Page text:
This is a transcription of this speech made for the convenience of readers and researchers. A single text of the speech exists in the Senate Speech file of the John F. Kennedy Pre-Presidential Papers at the John F. Kennedy Library.
SENATOR KENNEDY: Senator Douglas, Congressman Gray, Otto Kerner, the next Governor of the State of Illinois, the next Congressman from this district, and the next United States Senator, ladies and gentleman: Somebody told me before I came here that there were a lot of Republicans that live in this community. Is that right?
(Response from the audience.)
Are there any Republicans here today? Will they hold up their hands?
Are there any Democrats here today? Hold up your hands.
Well, there are a few people that did not hold up their hands on either occasion, and we are going to talk to them. We want to convince you between now and November 8 that the Democratic Party can be of service to this state and this district and the country. One of the things which we talk about so much in government is waste, how can we make our government more efficient, how can we bring about a better break in the expenditures of tax dollars and get more results from them. I want to talk to you about another kind of waste, and that is the waste of our resources and the waste of our talent.
35 per cent of our brighter students in this country in high school do not go to college. What happens? How is their talent wasted? Why aren't they given the opportunity to get a good education and contribute to their own welfare and that of their country? This district in the last ten years lost nearly 60,000 people. Why is that? Because there has been in this district, and in my own state of Massachusetts, and in West Virginia, and in Pennsylvania, technological changes which have left some of this district behind and some of my own state behind. That is why I cannot understand how this administration on two separate occasions could veto the area redevelopment bill. I can assure you that if I am successful or if I continue in the Senate, that this bill will become law next year. I think it must, if this district and districts like it are going to move ahead. (Applause)
When we consider waste, consider $9 billion worth of food stored by our government, when our own people in many areas, at least 4 million of them, depend on surplus food packages from the government which average 5 cents per day per person, and when there is a world around us which is hungry. That is waste in my opinion. I believe in putting our bread on the water, and I think it will come back to us, many times over. I cannot believe that the best use for food is letting it rot in storehouses. I think it should serve people. I think it should serve the cause of peace. I think it should serve us and serve freedom. That is what I consider to be an objectionable kind of waste - not using our best students, not using our food, not using our industrial capacity.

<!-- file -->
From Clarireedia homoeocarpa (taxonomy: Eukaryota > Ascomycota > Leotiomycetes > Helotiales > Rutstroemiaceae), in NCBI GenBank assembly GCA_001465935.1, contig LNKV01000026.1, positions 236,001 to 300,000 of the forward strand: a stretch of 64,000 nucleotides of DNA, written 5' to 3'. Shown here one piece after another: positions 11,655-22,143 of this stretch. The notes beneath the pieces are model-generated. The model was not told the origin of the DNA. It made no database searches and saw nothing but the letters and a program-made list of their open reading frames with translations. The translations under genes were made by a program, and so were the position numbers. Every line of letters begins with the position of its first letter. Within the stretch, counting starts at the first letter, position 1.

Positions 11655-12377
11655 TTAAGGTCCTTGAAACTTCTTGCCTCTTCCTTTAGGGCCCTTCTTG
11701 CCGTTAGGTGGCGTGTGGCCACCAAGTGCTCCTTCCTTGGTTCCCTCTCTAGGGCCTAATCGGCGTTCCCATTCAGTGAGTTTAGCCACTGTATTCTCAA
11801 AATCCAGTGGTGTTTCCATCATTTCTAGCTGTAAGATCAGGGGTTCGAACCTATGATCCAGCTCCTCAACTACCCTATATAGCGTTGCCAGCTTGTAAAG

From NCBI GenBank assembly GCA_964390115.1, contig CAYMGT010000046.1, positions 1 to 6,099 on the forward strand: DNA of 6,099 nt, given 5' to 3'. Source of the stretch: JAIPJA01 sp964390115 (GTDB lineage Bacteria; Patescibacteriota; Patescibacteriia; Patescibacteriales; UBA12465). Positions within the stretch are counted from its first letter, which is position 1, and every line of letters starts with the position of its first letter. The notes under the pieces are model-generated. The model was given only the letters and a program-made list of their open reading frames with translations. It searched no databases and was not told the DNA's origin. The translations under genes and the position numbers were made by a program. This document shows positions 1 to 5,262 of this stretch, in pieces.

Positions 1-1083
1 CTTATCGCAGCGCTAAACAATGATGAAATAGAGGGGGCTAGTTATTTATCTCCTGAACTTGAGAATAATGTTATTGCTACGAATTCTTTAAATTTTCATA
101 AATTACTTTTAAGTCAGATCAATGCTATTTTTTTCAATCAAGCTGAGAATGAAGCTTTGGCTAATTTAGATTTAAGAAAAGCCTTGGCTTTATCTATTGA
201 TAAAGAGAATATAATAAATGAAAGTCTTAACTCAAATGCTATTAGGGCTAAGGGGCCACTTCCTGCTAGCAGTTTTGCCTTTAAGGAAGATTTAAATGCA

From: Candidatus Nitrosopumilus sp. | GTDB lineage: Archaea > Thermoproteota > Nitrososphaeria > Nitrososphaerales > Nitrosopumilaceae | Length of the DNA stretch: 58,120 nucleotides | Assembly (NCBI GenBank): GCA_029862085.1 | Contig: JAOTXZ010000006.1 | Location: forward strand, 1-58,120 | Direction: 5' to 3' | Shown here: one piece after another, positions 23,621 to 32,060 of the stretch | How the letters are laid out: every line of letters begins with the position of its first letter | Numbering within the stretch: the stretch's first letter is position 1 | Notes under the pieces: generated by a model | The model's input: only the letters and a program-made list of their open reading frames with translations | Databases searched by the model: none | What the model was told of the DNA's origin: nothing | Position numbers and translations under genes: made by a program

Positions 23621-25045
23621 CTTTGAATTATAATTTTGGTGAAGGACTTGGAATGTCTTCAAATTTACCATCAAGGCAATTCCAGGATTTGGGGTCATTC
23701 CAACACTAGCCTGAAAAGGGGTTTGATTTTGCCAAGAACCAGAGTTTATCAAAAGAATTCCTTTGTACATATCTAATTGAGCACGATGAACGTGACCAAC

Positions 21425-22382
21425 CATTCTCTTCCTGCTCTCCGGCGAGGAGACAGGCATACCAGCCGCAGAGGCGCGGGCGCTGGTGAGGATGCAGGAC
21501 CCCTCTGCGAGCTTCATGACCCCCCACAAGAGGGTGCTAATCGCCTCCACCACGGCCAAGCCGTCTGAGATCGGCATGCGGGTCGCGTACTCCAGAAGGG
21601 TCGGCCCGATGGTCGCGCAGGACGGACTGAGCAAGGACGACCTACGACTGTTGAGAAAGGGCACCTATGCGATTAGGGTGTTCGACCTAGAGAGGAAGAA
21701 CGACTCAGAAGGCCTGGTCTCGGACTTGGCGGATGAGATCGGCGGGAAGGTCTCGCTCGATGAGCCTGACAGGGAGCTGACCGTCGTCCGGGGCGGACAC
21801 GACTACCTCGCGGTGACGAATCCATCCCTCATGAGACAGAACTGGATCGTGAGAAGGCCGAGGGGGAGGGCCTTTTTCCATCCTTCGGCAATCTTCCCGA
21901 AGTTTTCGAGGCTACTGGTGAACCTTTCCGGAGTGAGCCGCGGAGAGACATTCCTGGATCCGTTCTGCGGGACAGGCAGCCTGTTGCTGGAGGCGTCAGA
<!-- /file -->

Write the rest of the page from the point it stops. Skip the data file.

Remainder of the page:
Last week in the United States we used 50 per cent of our steel capacity. The other 50 per cent was unused. That is waste. There is waste in this country. Fifty per cent of our mills are quiet. 100,000 steel workers are out of work. That is waste. If we could use our capacity to the fullest, if we provided full employment in this country, we would have, by 1962, $10 billion more in governmental revenue as well as billions of dollars for our economy.
I am for the end of waste, whether it is taxpayers' dollars or whether it is the waste of the people, or our natural resources, or our talent or our machines, or our plants or our resources of wealth which can produce so much for our country.
I think we should consider all of this in making our judgment as to what our country should do. We waste our people. There are people born in this country that because of their color do not get as good a job, do not go to as good a school, do not have as good teachers, do not get to go to college, do not get to be professional men, do not get to own their home. I consider that waste, too. There are many kinds of waste, and I think it is the function of government to use our resources to the fullest, to use our natural and material and human resources to the fullest, to educate our children, to build a stronger economy, to provide medical care for our aged under social security, to use to the fullest those areas of the United States where unemployment has been chronic for a great many years, to use our brains and our energy to build a stronger and better society here in the United States.
I think the future is going to be a difficult one for us, but I have the greatest confidence in this country. I have served it in the Congress now for 14 years, and I must say after traveling to 50 states in the last two years and nearly every section of the United States from the Northwest to the Southeast, I believe that the United States can fulfill its function as the chief defender of freedom in a time of great danger for us all. A strong defense, a strong economy, a strong society serves not only ourselves but serves freedom.
We sit on a conspicuous stage. The kind of society we build, the kind of country we maintain, the principles for which we fight identify us with countries around the world. The United States was a great revolutionary country. As long as we maintain that spirit, we are going to hold the imagination of the world. I cannot believe that Mr. Khrushchev and the Communist system, given time and given a strong America, given a hand of friendship held out to people around the world, I can not believe that the result can be anything but on our side, and in our way. But I believe we have to go to work. I think this country has to move again. I ask your help in this campaign, and I can assure you that if we are successful we will serve the general welfare. Thank you. (Applause)